If you experience debilitating back pain or neck pain, a facet joint injection or medial branch block might offer fast and long-lasting relief. Board-certified interventional pain management specialist Dr. Andrews, MD, performs diagnostic and therapeutic facet joint injections and medial branch blocks at No Pain. For more information on facet and medial branch blocks, call the office or book an appointment online today.

Facet Joint Medial Branch Blocks Q & A

What are facet joint injections and medial branch blocks?

Facet joint injections and medial branch blocks can both provide fast-acting relief from back pain and neck pain without surgery. The two procedures are similar, but with some key differences:

Facet joint injections

Facet joints are small joints that connect the vertebrae and allow a great degree of flexibility in your spine. A facet joint injection delivers a local anesthetic, or numbing agent, and steroid medication directly into one of these joints.

Medial branch blocks

A medial branch block involves an anesthetic that may or may not include a steroid. This injection delivers the medication to the nerve that runs to the joint, called the medial branch.

Why would I need a facet joint or medial branch block?

Dr. Andrews uses facet joint and medial branch blocks for diagnostic and therapeutic purposes. He may recommend one of these injections if you have back pain or neck pain due to damaged facet joints, known as facet syndrome. Many things can cause facet syndrome, including injuries, overuse, and arthritis.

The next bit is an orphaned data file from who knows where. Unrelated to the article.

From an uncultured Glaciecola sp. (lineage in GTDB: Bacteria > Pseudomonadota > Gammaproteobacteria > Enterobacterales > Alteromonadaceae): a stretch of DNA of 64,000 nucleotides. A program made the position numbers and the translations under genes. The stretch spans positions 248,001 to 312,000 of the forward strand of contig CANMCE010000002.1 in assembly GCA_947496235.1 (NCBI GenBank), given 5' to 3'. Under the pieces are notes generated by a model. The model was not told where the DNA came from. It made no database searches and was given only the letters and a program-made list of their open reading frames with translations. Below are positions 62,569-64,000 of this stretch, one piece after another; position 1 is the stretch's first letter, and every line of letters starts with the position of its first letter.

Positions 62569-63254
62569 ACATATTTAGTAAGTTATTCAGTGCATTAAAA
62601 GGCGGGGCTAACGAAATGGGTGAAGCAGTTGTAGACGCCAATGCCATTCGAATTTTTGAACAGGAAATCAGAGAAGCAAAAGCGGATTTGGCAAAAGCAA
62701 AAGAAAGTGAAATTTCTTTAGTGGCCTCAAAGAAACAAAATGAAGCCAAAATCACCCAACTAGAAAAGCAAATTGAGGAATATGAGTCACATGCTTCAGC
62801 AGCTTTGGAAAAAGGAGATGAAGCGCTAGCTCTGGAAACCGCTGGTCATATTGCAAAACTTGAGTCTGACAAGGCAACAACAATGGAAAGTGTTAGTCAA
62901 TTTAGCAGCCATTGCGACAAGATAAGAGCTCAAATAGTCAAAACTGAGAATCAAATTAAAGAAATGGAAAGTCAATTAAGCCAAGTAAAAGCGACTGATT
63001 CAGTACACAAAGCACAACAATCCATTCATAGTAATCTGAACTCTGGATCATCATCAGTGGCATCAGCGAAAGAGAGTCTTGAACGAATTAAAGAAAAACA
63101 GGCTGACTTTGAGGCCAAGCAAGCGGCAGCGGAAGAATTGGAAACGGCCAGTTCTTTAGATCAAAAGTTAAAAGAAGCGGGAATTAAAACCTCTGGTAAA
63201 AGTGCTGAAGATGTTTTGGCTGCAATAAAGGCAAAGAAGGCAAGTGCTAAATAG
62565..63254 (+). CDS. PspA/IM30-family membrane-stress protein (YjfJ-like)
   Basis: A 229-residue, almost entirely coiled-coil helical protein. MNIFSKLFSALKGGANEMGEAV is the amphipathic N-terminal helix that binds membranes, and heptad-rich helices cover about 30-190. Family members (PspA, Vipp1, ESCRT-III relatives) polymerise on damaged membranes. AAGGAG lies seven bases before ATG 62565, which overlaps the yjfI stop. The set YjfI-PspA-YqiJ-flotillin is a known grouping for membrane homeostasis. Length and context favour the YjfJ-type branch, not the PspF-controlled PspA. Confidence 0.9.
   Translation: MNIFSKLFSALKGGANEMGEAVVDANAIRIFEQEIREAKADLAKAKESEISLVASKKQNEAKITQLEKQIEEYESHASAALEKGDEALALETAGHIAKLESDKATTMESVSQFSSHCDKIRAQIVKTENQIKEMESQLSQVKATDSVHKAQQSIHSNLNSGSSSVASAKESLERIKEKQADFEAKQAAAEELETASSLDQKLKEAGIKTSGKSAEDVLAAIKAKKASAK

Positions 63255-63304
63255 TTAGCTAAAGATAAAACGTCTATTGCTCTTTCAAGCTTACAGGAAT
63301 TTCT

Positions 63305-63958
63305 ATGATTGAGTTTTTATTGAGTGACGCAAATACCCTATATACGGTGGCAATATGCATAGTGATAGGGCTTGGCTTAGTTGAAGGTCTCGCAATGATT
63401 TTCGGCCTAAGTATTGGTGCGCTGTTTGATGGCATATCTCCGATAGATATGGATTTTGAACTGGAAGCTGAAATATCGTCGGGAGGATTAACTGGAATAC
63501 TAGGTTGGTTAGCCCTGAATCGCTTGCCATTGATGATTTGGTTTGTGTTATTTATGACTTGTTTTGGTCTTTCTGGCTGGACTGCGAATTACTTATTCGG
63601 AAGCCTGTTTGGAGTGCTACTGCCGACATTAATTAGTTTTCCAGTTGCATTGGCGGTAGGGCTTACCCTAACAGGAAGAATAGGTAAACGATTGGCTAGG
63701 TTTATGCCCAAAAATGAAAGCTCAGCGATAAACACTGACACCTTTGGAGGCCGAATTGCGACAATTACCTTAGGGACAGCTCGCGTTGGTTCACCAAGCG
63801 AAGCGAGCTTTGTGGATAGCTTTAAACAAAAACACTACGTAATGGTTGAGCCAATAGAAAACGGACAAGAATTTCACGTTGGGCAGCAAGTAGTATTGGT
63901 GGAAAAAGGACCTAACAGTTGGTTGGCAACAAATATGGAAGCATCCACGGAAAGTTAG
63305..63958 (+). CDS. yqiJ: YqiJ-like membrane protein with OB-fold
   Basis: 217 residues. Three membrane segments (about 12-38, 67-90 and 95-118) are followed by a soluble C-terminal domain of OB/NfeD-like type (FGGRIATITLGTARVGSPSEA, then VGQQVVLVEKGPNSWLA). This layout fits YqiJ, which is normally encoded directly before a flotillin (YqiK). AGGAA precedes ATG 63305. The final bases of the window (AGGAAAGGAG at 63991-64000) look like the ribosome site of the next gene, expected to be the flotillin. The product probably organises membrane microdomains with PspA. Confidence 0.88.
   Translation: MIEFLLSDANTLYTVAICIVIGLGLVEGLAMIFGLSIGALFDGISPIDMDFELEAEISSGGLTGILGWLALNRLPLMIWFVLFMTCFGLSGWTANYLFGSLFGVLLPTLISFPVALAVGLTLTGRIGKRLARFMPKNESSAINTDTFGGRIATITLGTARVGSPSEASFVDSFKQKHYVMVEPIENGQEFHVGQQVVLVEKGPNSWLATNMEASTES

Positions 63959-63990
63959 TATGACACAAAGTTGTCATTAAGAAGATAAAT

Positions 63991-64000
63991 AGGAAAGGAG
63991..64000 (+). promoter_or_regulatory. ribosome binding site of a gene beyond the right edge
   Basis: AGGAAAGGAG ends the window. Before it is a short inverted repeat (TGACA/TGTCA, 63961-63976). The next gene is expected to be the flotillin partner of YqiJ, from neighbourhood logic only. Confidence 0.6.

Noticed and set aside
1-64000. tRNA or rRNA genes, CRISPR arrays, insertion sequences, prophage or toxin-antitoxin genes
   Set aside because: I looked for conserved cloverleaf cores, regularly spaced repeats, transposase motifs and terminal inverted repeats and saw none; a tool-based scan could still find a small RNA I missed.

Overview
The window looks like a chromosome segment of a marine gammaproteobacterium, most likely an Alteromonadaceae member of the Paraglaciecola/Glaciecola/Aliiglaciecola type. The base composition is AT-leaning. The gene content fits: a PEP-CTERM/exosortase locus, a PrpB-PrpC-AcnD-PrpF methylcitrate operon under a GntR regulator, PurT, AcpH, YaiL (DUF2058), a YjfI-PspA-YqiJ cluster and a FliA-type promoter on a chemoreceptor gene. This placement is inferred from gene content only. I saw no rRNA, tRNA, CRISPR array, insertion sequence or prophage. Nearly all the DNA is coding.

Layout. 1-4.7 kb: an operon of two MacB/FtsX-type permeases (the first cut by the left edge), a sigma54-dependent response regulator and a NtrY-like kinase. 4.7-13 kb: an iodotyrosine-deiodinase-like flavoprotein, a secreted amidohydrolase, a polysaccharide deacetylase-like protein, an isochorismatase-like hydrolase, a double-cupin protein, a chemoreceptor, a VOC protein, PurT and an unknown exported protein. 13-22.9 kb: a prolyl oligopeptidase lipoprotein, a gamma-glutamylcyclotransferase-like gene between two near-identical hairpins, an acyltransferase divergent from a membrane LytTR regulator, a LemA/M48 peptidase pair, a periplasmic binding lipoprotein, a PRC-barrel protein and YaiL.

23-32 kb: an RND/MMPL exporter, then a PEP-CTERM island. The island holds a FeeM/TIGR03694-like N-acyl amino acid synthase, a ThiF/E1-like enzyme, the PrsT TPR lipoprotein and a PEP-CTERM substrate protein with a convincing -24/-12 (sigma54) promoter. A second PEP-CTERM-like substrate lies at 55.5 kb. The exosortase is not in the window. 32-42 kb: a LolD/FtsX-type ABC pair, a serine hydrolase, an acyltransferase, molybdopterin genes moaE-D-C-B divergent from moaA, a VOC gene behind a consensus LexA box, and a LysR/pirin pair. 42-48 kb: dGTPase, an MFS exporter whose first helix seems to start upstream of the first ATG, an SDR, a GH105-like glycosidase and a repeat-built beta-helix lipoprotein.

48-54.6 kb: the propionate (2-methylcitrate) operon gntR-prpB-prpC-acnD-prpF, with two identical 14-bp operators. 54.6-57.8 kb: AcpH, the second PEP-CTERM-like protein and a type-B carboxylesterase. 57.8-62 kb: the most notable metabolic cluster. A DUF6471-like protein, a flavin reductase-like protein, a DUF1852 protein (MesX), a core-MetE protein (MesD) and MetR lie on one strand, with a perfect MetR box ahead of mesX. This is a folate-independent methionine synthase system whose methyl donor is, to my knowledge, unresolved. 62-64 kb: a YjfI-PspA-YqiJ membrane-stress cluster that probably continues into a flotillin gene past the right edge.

Facet joint and medial branch blocks can be diagnostic because they reveal important information about the source of your pain. If the pain doesn’t go away after an injection, it’s a sign that a problem with that facet joint isn’t the underlying cause.

However, if you experience pain relief for several days after the block, then Dr. Andrews knows the precise area where your pain originates. Depending on whether your pain relief is long-term or short-term, Dr. Andrews may recommend repeat injections or another procedure like radiofrequency ablation.

What happens during a facet or medial branch block procedure?

Dr. Andrews performs facet joint and medial branch blocks as an in-office procedure. He uses a special type of X-ray called fluoroscopy to guide the injection to the appropriate location. The process takes 5-15 minutes.

The anesthetic’s numbing effects cause immediate pain relief when delivered to a painful facet joint. Individual results vary, but many people experience several months of pain relief from a successful facet or medial branch block.

To learn how a facet or medial branch block can help relieve your pain, call No Pain or book an appointment online today.


Chronic Pain Conditions and Treatments